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How to know you need to visit a dentist


Self Care

How to know you need to visit a dentist

Our teeth are one of the most important – but most ignored – areas of our health. In the 24 months up to the end of 2021, just 35.5% of the UK population went to see a dentist, according to NHS figures. The figures for children are even worse – the Royal College of Surgeons reported last year that 70% of children didn’t see a dentist in 2020.



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While years-long NHS dentist waiting lists are almost certainly the main factor, part of this failure to visit the dentist may be due to the public not understanding when to do so. Prevention is crucial when it comes to your teeth so, to help you to nip issues in the bud early on, we’ve compiled the following list of things for which to look out.



The main symptom to watch out for when considering dental health is pain. This can be due to a whole host of factors, from tooth decay, bleeding, infection or more. Self-diagnosis is never a good plan when it comes to your teeth, so book anappointment.



Swelling can be due to a range of factors, including abscesses, infection or physical damage. These are all serious problems which are highly unlikely to resolve themselves on their own, so book an emergency appointment if you notice swelling.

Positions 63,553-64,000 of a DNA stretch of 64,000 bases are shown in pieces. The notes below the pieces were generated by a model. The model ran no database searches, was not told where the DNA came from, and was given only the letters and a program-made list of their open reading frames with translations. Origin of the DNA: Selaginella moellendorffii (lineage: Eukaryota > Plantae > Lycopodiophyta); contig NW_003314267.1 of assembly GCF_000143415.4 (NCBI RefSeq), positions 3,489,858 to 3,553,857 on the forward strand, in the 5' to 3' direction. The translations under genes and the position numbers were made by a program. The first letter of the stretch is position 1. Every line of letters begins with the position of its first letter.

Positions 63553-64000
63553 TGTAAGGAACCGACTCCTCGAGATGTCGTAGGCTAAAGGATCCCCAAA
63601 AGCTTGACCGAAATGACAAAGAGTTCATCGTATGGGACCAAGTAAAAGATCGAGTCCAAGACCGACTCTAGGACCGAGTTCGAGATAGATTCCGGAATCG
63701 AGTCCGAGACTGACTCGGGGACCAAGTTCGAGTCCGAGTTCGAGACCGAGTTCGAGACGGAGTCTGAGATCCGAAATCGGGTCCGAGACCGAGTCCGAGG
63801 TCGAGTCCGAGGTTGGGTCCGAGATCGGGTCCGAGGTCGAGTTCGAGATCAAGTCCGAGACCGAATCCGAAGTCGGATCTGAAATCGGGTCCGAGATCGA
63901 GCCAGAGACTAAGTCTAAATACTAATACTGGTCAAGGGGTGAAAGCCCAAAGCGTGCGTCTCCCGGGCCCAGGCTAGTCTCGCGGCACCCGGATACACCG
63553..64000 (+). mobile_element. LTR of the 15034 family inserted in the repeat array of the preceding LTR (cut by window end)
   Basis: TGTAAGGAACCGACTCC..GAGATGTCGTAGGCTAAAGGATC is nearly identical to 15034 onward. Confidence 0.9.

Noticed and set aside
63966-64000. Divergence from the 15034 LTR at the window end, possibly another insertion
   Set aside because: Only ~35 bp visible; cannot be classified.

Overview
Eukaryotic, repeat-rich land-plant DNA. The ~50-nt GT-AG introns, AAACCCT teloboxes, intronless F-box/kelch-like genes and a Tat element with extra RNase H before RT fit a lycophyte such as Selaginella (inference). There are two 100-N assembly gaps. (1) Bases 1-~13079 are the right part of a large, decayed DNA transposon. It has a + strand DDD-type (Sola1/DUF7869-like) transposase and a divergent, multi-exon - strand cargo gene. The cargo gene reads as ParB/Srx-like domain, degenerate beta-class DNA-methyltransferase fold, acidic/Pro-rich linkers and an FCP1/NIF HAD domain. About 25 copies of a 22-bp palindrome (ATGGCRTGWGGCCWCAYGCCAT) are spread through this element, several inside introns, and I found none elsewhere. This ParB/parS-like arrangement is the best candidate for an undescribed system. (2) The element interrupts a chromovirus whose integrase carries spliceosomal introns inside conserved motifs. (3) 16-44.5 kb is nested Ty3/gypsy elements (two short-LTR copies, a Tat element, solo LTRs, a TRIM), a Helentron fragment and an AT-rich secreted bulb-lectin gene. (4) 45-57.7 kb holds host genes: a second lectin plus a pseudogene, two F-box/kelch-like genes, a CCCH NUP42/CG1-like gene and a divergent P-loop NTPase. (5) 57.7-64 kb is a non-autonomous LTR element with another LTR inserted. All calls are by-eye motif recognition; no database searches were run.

As with the other common symptoms of dental issues, bleeding can have many different causes, including damage and poor hygiene. If you notice blood from your gums or teeth, get a check-up!


How to pay for your care

In the UK right now, it can be difficult to get an NHS dentist, but there are other ways to get care. For necessary dental care, if you’re concerned about the cost, payday loans can help totake away some stress and allow you to concentrate on your health. Just be 100% sure that you can afford the repayments going forward as these loans can be expensive and cost you more in the long run.

Check if your employer offers any private medical cover, such as a cash plan which lets you claim back the cost of your care. Consider saving £20-40 per month into a specific savings account, too – that way, if you do need to pay for care out of pocket, the cost that you need to cover out of your paycheque won’t be as steep.

What are your experiences with dental care in England? Would you wait for problems to go away rather than paying for care? Let us know in the comments below.

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